Fishing groups sue over car tire chemical linked to salmon deaths

David Erickson

Every time you drive your car, the friction of the tires rubbing against the road erodes a little bit of the tire material into the ground, where rain could eventually wash it into a stream or river.

A groundbreaking 2020 study from a team of researchers at the University of Washington found that a chemical called 6PPD found in most tires can kill fish in mass quantities, and millions of pounds of the substance wash into waterways all over the world every year.

Now, the 13 largest tire manufacturers in the United States are being sued by two commercial fishing groups — the Institute for Fisheries Resources and the Pacific Coast Federation of Fishermen’s Associations — over the use of the chemical. The Environmental Protection Agency also recently granted a petition submitted by the Yurok, Port Gamble S’Klallam and Puyallup tribes that asked for regulations that prohibit the chemical due to its lethal effects on salmon, steelhead and other wildlife.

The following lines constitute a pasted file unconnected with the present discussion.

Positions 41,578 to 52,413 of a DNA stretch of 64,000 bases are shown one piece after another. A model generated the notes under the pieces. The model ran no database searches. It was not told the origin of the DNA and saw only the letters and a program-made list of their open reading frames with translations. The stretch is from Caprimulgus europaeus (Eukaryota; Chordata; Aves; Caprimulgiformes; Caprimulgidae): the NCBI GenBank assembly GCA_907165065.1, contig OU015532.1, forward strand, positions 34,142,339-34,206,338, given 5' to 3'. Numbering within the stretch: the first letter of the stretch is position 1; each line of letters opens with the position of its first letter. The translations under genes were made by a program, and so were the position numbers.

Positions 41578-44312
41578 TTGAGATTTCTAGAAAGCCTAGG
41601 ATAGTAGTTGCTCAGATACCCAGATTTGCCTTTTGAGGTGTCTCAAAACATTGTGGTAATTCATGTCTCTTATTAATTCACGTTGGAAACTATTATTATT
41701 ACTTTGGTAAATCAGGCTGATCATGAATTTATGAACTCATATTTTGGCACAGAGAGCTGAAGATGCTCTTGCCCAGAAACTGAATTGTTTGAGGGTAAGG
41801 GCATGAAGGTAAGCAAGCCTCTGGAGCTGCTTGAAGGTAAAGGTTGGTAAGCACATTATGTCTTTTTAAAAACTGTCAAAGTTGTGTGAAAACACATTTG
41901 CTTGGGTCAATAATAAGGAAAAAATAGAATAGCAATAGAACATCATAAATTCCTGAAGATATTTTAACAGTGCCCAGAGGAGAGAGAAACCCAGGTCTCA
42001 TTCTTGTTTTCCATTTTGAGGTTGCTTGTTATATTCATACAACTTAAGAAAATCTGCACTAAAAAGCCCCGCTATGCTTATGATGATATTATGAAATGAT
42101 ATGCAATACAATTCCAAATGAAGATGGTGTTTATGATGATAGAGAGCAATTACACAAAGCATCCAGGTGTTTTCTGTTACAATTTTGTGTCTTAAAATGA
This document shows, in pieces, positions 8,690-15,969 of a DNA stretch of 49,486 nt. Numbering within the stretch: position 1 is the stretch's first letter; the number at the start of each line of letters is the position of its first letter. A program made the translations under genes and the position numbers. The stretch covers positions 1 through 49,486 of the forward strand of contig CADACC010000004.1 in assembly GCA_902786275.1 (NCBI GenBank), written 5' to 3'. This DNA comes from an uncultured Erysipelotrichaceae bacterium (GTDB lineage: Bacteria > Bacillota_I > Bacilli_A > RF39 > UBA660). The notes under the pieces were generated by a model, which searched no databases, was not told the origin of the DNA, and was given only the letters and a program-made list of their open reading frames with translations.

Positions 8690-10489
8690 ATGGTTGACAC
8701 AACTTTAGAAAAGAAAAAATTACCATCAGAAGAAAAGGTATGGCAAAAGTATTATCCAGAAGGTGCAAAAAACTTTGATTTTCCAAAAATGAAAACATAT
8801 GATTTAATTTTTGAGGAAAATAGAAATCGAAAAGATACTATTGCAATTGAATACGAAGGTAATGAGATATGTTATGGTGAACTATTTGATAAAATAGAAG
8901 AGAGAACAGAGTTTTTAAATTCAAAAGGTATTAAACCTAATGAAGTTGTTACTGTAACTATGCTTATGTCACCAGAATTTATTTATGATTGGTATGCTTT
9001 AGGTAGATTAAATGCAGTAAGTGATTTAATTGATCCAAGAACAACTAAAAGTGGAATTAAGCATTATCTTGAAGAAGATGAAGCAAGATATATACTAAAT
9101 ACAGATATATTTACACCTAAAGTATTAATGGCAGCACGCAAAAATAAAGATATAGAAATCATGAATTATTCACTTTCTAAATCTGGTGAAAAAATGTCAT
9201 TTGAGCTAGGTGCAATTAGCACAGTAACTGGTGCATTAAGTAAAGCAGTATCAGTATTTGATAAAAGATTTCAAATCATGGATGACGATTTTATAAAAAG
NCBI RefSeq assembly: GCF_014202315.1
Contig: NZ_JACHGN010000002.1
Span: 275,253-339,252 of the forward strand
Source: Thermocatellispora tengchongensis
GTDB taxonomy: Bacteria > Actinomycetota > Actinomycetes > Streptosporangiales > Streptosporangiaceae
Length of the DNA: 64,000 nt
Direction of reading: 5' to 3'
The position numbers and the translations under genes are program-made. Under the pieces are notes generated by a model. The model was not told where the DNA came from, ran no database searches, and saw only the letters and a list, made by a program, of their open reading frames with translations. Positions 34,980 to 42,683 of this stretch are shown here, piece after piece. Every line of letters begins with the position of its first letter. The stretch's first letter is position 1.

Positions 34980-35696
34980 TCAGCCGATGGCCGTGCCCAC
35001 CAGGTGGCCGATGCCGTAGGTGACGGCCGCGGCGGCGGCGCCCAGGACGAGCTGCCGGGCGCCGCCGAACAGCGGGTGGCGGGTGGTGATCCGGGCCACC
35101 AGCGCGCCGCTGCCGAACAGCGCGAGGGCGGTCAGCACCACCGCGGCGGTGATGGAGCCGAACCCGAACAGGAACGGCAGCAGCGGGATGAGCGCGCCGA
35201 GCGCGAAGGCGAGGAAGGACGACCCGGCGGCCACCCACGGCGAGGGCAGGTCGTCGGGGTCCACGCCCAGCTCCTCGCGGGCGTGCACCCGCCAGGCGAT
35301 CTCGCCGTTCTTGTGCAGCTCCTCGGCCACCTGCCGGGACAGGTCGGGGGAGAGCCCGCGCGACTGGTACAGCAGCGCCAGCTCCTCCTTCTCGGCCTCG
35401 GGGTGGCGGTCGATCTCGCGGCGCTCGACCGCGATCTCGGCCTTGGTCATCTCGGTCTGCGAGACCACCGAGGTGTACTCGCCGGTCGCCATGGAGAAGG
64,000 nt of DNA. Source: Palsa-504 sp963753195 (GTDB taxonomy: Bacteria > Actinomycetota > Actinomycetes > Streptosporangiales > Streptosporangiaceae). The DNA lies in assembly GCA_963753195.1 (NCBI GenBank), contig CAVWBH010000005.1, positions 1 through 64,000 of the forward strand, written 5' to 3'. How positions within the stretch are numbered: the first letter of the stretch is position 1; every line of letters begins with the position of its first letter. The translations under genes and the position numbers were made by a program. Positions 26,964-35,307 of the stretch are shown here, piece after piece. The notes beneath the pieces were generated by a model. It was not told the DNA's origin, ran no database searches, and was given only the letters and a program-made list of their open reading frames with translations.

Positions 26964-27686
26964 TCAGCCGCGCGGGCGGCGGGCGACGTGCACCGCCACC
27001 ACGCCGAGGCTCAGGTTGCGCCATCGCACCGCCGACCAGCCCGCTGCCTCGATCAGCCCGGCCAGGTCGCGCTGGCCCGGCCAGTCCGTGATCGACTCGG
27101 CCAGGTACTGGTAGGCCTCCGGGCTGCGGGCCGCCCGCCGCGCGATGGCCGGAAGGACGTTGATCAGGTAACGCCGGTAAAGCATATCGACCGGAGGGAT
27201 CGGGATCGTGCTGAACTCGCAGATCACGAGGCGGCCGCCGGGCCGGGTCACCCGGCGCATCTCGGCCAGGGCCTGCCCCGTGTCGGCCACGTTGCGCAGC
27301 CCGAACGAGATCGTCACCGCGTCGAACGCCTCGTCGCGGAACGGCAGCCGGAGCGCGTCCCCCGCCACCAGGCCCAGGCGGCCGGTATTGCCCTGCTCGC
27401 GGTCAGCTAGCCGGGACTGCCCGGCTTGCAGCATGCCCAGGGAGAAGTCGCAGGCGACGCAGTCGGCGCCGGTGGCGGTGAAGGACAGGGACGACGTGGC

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“The petition is a huge win for ney-puey (salmon) and the planet,” said Joseph L. James, chairman of the Yurok Tribe of northern California. “The Yurok

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